July 7, 2021: With an aim to provide an impetus to the real estate sector in the state, the West Bengal government announced a 2% reduction in stamp duty on property registration. This means that buyers registering their properties in the urban areas of the state will now pay 4% stamp duty, as against 6% earlier. Similarly, buyers purchasing a property in rural areas have to pay 3% stamp duty now, as against 5% earlier. In case the worth of the property is over Rs 1 crore, the buyer will have to pay an additional 1% stamp duty.
The Maharashtra government has also lowered the stamp duty by one percentage point for women home buyers. An announcement in this regard was made on March 8, 2021, when the state finance minister presented the Maharashtra Budget for 2021-22. Effectively, women homebuyers can currently purchase a property in the state’s capital Mumbai, by paying 4% stamp duty.
With a view to supporting house purchases in the affordable category, the Rajasthan government, in its Budget 2021-22, also lowered the stamp duty on properties worth up to Rs 50 lakhs. If such a property is registered in the name of a man, he has to pay 4.50% stamp duty. Women, on the other hand, would have to pay a 3.50% stamp duty on the purchase of affordable properties in Rajasthan.
Stamp duty and registration charge calculation example
Suppose Ram Kumar buys a property in Delhi for Rs 50 lakhs. Since the applicable stamp duty is 6% in the city, Kumar will have to pay 6% of the Rs 50 lakhs as stamp duty, amounting to Rs 3 lakhs. An additional Rs 50,000 has to be paid towards registration charges of this property in Delhi.
Supposing Kumar decided to register this property in his wife Gita Rani’s name. Then, they will have to pay Rs 2 lakhs as stamp duty since the applicable duty on women buyers in Delhi is 4%. At 1% of the deal value, the registration charges will remain the same for Gita Rani. So the total outgo, in this case, will be Rs 2.50 lakhs.
Supposing the couple decided to register the property jointly, the applicable stamp duty will be 5% plus the 1% registration charge. In this scenario, the total outgo towards these duties for the couple will be 3 lakhs (Rs 2.50 lakhs as stamp duty + Rs 50,000 as registration charge).
Documentation required for payment of stamp duty
Depending on the type of property, the buyer will have to submit a variety of documents at the time of property registration, for payment of stamp duty. The buyer will be required to produce some or all of the below-mentioned documents at the time of registration:
- Sale agreement
- Sale deed
- Khata certificate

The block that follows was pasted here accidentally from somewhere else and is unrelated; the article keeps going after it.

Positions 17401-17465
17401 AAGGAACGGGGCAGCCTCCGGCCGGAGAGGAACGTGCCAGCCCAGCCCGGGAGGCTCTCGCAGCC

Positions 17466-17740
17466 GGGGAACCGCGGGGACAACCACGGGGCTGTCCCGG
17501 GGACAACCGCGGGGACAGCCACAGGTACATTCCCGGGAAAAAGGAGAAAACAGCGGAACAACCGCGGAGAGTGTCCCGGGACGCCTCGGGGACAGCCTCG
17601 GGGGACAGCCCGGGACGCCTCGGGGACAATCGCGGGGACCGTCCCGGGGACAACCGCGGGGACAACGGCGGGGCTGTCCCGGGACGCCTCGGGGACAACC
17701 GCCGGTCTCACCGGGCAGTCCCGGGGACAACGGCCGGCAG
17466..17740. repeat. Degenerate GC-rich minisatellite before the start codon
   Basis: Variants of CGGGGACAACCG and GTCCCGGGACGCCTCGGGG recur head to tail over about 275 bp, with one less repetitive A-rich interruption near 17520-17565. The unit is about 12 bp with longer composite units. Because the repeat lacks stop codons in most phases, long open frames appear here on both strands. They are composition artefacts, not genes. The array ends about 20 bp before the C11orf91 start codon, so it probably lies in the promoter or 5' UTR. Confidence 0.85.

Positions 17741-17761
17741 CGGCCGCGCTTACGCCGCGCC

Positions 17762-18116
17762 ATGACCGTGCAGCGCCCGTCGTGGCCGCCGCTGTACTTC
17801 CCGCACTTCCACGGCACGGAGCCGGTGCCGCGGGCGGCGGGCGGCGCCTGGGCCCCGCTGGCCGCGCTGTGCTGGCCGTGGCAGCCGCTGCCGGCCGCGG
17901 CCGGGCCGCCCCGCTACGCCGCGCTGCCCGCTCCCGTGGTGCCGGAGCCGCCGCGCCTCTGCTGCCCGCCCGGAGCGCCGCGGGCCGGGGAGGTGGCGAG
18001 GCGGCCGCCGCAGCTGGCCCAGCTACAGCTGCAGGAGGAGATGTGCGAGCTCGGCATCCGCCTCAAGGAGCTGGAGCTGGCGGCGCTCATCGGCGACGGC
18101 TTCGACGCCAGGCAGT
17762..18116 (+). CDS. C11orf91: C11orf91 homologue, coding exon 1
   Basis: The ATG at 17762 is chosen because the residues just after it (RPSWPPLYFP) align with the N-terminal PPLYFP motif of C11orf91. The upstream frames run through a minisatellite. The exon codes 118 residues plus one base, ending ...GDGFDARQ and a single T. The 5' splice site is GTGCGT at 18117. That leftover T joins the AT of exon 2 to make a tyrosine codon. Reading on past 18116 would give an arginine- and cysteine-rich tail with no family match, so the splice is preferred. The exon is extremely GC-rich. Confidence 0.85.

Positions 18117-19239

- Photocopy of society share certificate and society registration certificate (in case of housing project)
- NOC from the apartment association (in case of housing project)
- Sanctioned building plan (under-construction property)
- Builder-buyer agreement (under-construction property)
- Possession letter from the builder (under-construction property)
- Title documents of the landowner (in case of land purchase)
- Records of Rights and Tenancy Corps or 7/12 extract (in case of land purchase)
- Conversion order (in case of land purchase)
- Tax paid receipts of the last 3 months
- Registered development agreement (in case of joint development property)
- Power of attorney/s (if applicable)
- Joint development agreement between landowner and builder (in case of joint development property)
- Copies of all registered agreements (in case of resale property)
- Latest bank statements in case of any outstanding loan amount
- Encumbrance certificate
How is stamp duty paid?
There are three ways to pay the stamp duty – through non-judicial stamp paper, by franking method or by using the e-stamping method.
Non-judicial stamp paper method (or offline method)
Under this method, the agreement details are mentioned in such paper and it is signed by the executants. Thereafter, within four months, it is required to be registered at the sub-registrar’s office. In this mode of stamp duty payment, the seller has to purchase stamp paper of the required value from a licensed stamp vendor for his sale instrument, if the value of stamps does not exceed Rs 50,000. Since property transactions almost always involve more money than that, required stamp paper has to be purchased from the treasury or sub-treasury of the state government.
In this method, the agreement is printed on plain paper. This paper is submitted to an authorised bank, which processes the documents through a franking machine. The authorised banks stamp the property purchase document or affix a denomination on it. This acts as proof that the stamp duty for the transaction has been paid.
In some of the states, you can also pay the requisite stamp duty amount online, through RTGS/NEFT. Thereafter, the stamp duty certificate, with details such as the date, stamp duty type, etc., can be downloaded for the registration process. The centre has appointed the Stock Holding Corporation of India Limited (SHCIL) as the agency for e-stamps across the country. Buyers can visit the SHCIL portal, to pay stamp duty on their property purchase.
Note here that not all states have all three stamp duty payment options available.
Why stamp duty evasion is so common in India?
Aside from the fact that rates are comparatively much higher in India, stamp duty evasion is prevalent in India, because stamp duty payment does not act as watertight legal proof. Property registration papers only indicate that you have paid a certain fee for certain purposes. For the owner to legally prove his ownership over the property, he might have to present several other pieces of evidence of the same, in case of a legal dispute. This fact discourages many a buyer from registering their properties.